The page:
HOUSTON - In the fourth and final part of our Black history month series highlighting black-owned businesses throughout the Houston area. FOX 26’s Gabby Hart is shining a light on a local nurse who saw a problem within the home healthcare profession and came up with a service to solve it.
Once the pandemic started nurses became overwhelmed and started leaving hospitals for home-health care positions, but a longtime home health care nurse says many of them weren’t provided with appropriate resources when it comes to treating critical wounds.
Brianna Guillory is a licensed vocational nurse (LVN) whose been working in the healthcare field for more than 10-years, she’s spent several years doing home healthcare, and since COVID-19 hit she’s seen a major increase in the amount nurses moving to that sector.
"There's too many patients, not enough hospital beds and so there are nurses that are leaving the hospital," said Guillory.
She says before the pandemic nurses had to have 1-2 years of experience to enter home healthcare, but now with high demand and a nursing shortage she’s seen nurses accepted right out of nursing school.
"In-home health care we call it the wild wild west; it’s very different from being in a hospital," said Guillory.
As a result, she says she’s seen the consequences that come when home health nurses don’t have the appropriate skills or resources to properly treat patients with complicated wounds.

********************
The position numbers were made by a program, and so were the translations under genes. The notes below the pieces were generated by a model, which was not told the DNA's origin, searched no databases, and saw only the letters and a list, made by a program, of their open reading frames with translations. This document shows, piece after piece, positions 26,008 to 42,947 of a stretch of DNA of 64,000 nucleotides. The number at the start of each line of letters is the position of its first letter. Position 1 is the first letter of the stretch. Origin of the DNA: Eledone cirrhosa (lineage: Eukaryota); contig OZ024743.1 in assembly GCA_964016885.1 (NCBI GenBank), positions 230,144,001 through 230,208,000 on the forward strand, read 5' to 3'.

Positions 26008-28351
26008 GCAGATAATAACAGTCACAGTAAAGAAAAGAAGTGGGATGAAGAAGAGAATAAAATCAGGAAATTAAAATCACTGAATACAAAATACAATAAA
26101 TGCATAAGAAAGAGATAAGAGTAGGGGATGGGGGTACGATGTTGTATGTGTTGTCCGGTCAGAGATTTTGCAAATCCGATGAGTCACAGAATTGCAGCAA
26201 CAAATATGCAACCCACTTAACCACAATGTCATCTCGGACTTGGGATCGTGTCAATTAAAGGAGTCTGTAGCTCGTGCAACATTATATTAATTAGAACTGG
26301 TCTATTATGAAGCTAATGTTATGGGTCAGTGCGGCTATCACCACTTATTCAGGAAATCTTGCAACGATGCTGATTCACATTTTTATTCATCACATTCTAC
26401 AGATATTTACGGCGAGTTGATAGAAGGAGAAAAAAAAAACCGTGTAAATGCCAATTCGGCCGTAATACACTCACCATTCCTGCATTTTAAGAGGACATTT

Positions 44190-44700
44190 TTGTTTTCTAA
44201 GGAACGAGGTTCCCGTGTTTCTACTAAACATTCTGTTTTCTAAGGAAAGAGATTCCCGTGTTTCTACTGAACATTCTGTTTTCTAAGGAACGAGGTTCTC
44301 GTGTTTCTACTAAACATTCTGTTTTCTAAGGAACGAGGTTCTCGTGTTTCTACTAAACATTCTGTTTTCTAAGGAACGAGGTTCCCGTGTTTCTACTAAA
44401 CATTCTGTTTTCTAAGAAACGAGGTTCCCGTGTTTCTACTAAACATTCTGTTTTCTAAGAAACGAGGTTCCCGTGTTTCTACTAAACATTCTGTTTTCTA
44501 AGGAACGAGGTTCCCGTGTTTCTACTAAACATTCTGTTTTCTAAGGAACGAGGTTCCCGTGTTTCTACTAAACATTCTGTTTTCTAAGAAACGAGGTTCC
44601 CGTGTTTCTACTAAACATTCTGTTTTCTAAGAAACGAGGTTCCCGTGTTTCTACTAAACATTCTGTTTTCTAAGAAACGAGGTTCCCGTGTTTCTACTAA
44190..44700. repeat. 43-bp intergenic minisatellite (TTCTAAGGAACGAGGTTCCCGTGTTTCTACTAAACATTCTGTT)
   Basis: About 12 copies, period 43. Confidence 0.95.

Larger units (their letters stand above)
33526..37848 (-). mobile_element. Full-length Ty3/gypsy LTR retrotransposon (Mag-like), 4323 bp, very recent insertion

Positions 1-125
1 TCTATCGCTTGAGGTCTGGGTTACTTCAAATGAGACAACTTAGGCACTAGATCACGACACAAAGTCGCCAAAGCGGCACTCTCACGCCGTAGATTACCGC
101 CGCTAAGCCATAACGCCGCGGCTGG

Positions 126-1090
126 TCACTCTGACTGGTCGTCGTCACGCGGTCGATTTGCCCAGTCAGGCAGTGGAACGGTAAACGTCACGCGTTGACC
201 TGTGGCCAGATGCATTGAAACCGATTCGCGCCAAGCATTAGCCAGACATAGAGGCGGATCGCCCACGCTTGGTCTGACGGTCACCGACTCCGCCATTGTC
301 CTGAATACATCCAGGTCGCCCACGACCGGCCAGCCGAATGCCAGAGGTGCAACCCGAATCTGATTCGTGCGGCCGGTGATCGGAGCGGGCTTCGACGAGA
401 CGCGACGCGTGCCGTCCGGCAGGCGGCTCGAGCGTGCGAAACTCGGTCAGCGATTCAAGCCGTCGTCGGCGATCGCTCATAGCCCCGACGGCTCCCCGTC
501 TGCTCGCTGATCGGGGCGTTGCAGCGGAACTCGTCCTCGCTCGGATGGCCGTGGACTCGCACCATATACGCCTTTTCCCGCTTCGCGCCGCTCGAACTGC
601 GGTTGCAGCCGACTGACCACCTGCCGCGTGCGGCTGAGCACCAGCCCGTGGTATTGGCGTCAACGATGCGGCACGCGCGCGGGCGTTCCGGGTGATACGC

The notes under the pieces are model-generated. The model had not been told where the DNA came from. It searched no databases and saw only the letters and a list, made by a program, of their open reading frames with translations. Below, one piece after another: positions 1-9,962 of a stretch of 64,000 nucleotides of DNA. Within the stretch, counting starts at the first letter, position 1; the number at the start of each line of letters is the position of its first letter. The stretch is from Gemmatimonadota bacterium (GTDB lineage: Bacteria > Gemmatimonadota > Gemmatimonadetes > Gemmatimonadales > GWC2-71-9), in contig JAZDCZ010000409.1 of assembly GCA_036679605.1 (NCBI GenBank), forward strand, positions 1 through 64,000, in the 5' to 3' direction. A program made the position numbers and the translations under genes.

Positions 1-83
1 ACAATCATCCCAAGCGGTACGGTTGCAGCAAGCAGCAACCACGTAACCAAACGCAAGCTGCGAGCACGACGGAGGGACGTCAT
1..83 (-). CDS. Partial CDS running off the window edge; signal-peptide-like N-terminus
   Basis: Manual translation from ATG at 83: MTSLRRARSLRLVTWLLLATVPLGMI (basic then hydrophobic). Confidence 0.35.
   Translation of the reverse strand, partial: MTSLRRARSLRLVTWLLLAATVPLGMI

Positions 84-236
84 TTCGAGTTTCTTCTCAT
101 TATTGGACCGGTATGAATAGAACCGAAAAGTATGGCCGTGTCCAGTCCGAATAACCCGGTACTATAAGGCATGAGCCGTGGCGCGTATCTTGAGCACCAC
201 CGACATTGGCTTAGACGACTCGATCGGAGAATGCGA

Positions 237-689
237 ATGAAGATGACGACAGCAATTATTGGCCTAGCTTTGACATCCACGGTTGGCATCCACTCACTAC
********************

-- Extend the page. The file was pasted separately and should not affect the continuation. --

"We're talking pressure sores, ulcers we’re seeing a lot of post-surgical wounds," Guillory explained.
So Guillory came up with a way to make sure nurses are better equipped and that patients receive the proper care.
In the summer of 2021, Guillory launched her business called "Divine Healthcare Consultants" They specialize in virtual wound care consulting. She partnered with care pics to create an app that provides virtual wound care services for both the nurse and the patient. She's also working to partner with home health care and hospice agencies to put certified wound care specialists right in the palm of home health care workers' hands.
"They'll be able to use that to capture the wound image and send that to our certified wound specialist, and we’re able to come up with a treatment plan for that patient’s wound," Guillory said.
They're able to monitor the progress and healing of the wound through updated images, allowing them to decide if the current treatment plan is working or if they need to change course.
"It also measures wounds, and if they need to schedule a virtual visit they can and that’s just if the wound is deteriorating if they need a little more one-on-one teaching," said Guillory.
She says making sure people’s wounds are healing correctly takes some strain off emergency rooms and hospitals.
"If we have a patient that has a wound that’s at home and if we can stop that patient from going to the ER then at that point, we’re reducing the hospitalization rate." She explained.
Guillory tells FOX 26 she doesn’t know of any other services like hers specializing in wound care, and as a black woman, she’s proud to be one of the first blazing this trail.
"You must be twice as hard, twice as ambitious just to be able to get there. Twice as resourceful just to show you’re capable of a seat at the table, but it’s just more motivation to keep pushing on." Guillory said.
Guillory says she’s also looking to hire new wound care specialists. If you'd like to learn more about job opportunities or about her wound care consulting services, click here https://divinehealthcarellc.com/